Fly me to the moon.
Mario caught on in the '80s and continues to thrive more than 30 years after his debut in part because the games he headlines are masterfully designed, but also because Nintendo knows how to make you fall in love with the worlds he inhabits. Super Mario Odyssey is a delight for these exact same reasons, and though it blatantly leans into nostalgia at times, its high marks go above and beyond cute nods to the past.
Odyssey's dozen-plus kingdoms are ornately crafted, with adorable details and bite-sized challenges seamlessly interwoven throughout. And the range of themes therein go a long way to keep things interesting from start to finish. New Donk City is both a kooky metropolis with oddballs to gawk at, and a playground made up of cars with trampoline roofs and slingshot-action pylons. Luncheon Kingdom is a candy-coated hideaway with a colorful exterior that belies its lava-drenched dangers. And who can forget taking Mario to the moon and jumping around in low gravity--shout out to the cute space-helmet wearing pup who's always down for a game of low-g fetch.
Mario runs, jumps, and gleefully hollers his way through Odyssey's environments with effortless grace. Granted, Nintendo seemingly "perfected" 3D platforming controls years if not decades ago, but rather than rest on its laurels from game to game, it manages to dial-in physics and finely tune controls just a little bit more for each new outing. Odyssey's inclusion of Cappy adds yet another tool to Mario's repertoire, and with it he can extend his leaps just a bit further than before. Odyssey's tightly designed platforming challenges don't force you to master the use of Cappy, but with the game's collectible Power Moons lurking in hard-to-reach spots, you're rewarded for developing these skills early on.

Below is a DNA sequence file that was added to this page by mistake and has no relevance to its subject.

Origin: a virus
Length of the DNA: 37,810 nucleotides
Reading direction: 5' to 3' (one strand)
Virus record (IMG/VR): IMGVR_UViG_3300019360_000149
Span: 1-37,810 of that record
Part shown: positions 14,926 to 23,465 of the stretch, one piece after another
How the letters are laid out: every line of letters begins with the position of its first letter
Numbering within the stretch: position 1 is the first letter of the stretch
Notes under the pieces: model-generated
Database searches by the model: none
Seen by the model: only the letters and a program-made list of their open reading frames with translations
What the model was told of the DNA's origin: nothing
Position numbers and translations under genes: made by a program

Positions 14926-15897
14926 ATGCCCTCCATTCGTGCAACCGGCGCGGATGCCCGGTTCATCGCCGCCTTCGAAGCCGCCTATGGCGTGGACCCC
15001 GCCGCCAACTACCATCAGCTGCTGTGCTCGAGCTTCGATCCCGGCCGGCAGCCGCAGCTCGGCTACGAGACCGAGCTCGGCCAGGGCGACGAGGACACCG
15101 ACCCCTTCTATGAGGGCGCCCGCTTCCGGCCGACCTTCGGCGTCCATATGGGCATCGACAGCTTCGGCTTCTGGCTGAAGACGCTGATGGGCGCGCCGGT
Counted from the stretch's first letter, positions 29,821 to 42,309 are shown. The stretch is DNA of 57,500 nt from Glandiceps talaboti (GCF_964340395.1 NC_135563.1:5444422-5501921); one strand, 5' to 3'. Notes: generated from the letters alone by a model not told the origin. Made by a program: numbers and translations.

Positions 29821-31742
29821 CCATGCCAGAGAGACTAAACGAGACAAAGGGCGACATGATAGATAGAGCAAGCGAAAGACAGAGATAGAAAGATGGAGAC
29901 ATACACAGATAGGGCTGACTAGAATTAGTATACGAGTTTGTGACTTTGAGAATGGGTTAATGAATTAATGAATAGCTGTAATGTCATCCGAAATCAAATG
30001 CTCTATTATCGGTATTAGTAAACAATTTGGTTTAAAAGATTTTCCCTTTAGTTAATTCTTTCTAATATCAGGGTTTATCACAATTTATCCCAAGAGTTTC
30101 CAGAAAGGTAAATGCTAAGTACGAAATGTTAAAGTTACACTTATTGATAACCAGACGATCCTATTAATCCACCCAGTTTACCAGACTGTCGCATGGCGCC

Cappy is useful for so much more, however, as he lets you possess the bodies of 24 different types of enemies. This feat replaces Mario's typical costume-based power-ups--don't worry, there are plenty of cosmetic costumes to acquire if you so desire--and this makes the already diverse game even more surprising as you venture from one world to the next, taking control of enemies new and familiar alike. This concept alone makes Odyssey a fascinating experience. Every enemy you possess changes your perspective on the world around you, and feeds into the game's ever-present frivolity.
Odyssey is, in effect, a massive playground that encourages you to test the limits of Mario's abilities and your own ingenuity in the face of myriad options. With throwback outfits and retro Mario levels inserted into otherwise 3D spaces, it no doubt appeals most to people with a fondness for Mario's (and Nintendo's) past. But Odyssey is the type of game that feels like a no-brainer for anyone who enjoys the act of play. It's what we at GameSpot call an "essential" game. It not only finds success in playing fast and loose with one of gaming's most recognizable mascots, it succeeds at reaffirming the reasons why Mario is held in such high regard at all.